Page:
John McCain, King of Lies
If, unlike me, you don’t believe John McCain is a bad man, you have to be saddened by what has become of his campaign for the presidency.
McCain, at least at one time, gave lip service to high ideals and some principles. He talked about decency.
But that was then, this is now.
His current campaign has devolved into an avalanche of lies, innuendos and cynicism and he not only acknowledges them, he is threatening to continue spewing these shameful diatribes unless Sen. Barack Obama agrees to debate him in his preferred format, a town hall style debate.
The McCain campaign, in running TV ads which defy prior political standards, is gambling that the traditional rules governing what is permissible in presidential contests — as defined by the mainstream media — can safely be discarded this year.
The normally cautious and even-handed Associated Press on Thursday declared, “Even in a political culture accustomed to truth-stretching, McCain’s skirting of facts has stood out this week.” The controversies have surrounded McCain television commercials and stump speeches asserting that Barack Obama “supports” comprehensive sex education in kindergarten, that Obama called Sarah Palin a “pig in lipstick,” and that Palin stood firmly against the “bridge to nowhere” — despite videotape evidence that the Alaskan governor provided support for the earmark before she opposed it.
So far, based on polling over the past two weeks, McCain’s roll of the dice has paid off. Not only has McCain made substantial gains, pulling modestly ahead in most national polls, but his assaults on Obama appear to have damaged the Democratic Party as well, raising Republican hopes of minimizing House and Senate losses.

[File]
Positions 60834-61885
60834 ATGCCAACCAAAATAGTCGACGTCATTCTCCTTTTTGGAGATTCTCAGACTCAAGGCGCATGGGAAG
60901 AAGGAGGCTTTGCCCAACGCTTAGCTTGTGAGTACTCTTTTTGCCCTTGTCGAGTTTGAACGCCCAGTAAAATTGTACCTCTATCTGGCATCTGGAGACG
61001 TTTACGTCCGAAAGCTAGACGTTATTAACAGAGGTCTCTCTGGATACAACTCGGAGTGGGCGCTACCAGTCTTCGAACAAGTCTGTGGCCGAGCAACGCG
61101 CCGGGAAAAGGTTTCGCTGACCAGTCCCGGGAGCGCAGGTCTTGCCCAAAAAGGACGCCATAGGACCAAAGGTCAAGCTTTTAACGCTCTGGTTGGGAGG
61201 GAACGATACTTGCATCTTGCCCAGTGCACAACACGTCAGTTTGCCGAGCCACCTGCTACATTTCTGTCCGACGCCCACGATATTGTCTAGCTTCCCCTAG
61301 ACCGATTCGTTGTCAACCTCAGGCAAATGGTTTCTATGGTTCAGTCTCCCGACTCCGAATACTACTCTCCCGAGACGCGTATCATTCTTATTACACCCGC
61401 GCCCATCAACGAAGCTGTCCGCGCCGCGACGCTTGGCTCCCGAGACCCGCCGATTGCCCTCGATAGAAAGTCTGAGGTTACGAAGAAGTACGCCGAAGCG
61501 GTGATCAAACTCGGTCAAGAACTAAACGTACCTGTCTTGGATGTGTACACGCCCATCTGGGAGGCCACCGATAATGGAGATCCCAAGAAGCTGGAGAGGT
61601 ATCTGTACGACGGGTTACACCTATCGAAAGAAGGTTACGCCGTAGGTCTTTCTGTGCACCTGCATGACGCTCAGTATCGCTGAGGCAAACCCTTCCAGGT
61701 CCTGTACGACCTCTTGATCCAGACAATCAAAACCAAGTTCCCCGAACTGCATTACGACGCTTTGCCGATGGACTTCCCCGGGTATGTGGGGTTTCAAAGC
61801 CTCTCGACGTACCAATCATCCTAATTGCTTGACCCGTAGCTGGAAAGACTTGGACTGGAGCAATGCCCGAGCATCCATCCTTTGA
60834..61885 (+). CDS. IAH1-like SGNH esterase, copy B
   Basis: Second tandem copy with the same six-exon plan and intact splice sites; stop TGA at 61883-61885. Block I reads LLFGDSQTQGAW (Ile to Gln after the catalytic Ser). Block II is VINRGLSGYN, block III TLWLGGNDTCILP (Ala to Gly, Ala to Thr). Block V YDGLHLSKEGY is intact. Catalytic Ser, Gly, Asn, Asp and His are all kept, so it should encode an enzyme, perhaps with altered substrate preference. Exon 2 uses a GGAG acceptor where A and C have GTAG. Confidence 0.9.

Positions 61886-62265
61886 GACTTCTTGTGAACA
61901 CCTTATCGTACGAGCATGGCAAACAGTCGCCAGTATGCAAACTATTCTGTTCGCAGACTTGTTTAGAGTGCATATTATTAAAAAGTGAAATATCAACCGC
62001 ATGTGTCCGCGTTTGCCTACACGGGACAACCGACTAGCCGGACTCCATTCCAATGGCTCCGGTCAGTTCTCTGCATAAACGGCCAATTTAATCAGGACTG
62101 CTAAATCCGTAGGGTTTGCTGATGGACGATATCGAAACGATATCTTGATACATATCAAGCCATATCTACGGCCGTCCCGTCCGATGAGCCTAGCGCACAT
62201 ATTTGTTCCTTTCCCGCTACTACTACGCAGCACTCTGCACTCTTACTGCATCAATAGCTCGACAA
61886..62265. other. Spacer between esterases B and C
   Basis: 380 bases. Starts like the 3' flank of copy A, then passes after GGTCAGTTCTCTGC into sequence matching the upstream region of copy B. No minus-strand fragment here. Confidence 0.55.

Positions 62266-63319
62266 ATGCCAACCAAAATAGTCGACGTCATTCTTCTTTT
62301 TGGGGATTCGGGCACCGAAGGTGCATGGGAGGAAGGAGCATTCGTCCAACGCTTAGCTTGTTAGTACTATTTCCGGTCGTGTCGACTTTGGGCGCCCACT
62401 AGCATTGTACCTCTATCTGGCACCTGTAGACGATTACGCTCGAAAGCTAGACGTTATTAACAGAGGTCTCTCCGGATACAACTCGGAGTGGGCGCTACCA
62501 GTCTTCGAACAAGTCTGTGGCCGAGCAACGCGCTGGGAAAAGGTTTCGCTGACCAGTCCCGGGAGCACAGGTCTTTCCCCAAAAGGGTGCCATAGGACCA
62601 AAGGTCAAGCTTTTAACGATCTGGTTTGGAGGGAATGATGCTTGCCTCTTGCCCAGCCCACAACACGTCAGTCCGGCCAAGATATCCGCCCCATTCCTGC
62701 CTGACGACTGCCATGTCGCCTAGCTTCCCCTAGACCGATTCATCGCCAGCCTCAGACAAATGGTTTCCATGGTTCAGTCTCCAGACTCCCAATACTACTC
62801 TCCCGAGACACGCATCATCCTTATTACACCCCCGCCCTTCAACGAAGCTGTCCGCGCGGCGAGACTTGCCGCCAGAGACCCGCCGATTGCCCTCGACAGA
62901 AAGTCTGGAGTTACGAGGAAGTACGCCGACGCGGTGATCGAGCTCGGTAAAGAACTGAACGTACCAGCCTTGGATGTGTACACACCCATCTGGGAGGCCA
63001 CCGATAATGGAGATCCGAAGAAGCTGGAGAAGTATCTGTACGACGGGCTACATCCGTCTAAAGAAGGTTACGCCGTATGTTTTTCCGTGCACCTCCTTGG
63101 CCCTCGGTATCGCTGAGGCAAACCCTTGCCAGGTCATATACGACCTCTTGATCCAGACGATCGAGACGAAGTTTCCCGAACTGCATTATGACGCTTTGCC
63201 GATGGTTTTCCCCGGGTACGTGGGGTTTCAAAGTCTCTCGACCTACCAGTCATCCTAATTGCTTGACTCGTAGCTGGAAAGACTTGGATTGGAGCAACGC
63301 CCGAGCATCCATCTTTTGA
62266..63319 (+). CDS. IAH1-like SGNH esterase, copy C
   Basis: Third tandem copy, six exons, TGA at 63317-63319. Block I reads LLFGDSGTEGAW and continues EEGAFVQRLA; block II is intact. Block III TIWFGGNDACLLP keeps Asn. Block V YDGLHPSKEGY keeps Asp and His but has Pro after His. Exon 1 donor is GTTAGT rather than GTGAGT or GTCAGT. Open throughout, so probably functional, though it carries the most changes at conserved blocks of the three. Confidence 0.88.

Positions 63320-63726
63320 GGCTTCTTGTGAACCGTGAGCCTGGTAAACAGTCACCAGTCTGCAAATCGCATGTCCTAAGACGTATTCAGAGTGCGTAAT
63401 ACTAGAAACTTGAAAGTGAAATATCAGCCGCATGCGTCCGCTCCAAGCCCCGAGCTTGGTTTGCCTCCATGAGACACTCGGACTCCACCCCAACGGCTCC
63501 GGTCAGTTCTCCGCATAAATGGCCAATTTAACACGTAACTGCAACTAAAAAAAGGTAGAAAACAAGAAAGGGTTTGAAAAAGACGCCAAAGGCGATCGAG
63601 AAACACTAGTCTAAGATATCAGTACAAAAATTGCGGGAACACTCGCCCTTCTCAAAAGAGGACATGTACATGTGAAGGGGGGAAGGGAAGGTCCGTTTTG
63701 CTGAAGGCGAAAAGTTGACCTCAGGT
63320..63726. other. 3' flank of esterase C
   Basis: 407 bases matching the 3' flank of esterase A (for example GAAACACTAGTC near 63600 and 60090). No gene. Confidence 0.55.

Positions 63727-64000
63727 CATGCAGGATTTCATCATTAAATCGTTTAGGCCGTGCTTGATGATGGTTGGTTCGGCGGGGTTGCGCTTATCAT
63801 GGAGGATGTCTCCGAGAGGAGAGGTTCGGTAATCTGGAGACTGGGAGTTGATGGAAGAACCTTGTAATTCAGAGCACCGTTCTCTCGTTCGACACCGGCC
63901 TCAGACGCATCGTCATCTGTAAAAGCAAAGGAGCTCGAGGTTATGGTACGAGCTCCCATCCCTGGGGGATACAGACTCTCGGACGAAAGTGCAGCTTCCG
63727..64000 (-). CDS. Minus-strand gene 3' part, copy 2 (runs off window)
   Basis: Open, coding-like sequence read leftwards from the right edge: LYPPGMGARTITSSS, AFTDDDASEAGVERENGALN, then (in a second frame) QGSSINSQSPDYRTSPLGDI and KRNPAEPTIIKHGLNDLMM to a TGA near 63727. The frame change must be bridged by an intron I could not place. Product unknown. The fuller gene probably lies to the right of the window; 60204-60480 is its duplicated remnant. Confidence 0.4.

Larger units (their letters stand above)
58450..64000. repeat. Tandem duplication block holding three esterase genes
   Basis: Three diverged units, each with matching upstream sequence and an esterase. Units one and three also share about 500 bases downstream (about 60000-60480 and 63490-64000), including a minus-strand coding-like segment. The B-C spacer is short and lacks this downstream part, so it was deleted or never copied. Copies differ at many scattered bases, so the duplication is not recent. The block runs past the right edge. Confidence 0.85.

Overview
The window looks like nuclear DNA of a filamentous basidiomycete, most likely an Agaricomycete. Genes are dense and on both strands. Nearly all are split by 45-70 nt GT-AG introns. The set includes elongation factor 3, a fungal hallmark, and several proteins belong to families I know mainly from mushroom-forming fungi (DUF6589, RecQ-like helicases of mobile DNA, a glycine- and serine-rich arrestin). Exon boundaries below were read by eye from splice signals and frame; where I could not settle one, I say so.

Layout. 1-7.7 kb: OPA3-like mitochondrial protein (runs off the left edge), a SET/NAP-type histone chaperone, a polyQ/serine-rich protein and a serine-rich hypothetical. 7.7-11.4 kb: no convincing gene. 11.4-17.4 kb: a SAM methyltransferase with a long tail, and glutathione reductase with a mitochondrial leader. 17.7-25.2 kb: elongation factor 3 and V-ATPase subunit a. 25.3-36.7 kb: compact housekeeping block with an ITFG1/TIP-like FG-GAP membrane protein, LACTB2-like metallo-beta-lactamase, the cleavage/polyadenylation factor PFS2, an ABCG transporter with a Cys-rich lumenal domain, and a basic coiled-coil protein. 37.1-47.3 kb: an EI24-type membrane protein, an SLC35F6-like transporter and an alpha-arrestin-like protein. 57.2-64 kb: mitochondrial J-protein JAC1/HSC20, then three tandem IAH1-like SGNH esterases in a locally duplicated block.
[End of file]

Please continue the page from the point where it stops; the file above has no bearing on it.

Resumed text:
There was a time when I would actually rejoice in this, thinking the country would see through this.
But, McCain’s lies are working because they’re damaging Obama and helping McCain. These lies are not inconsequential. The McCain who spoke to that craven lot in Minnesota, the “Drill here, drill now; drill! drill! drill” crowd, was startled each time the horde applauded his lies. It was as if he could not believe that he was saying these things, but that these people were actually applauding him for it.
I mean, McCain came out at this convention and proclaimed himself an agent of change, jettisoning his earlier trope about being more experienced than Obama, and no one laughed at him. They cheered him instead and the press congratulated him.
This is the same McCain who took bribes to shield a savings and loans operator, Charles Keating, from regulators. The tax payers were left holding the bag when Keating’s bank went belly up. Was McCain disgraced? No. He emerged from this debacle with his reputation gleaming. Yeah, so why shouldn’t he come up to the Twin City and proclaim himself an agent of change?
The thing is, McCain may not have believed what he was saying but the collection of zealots and greed merchants who packed that St. Paul hall are believers and they’ll hold McCain to every one of his false promises.
But, how do you tell people one day that you want to end partisan rancor and then sow bitterness with lies the next day?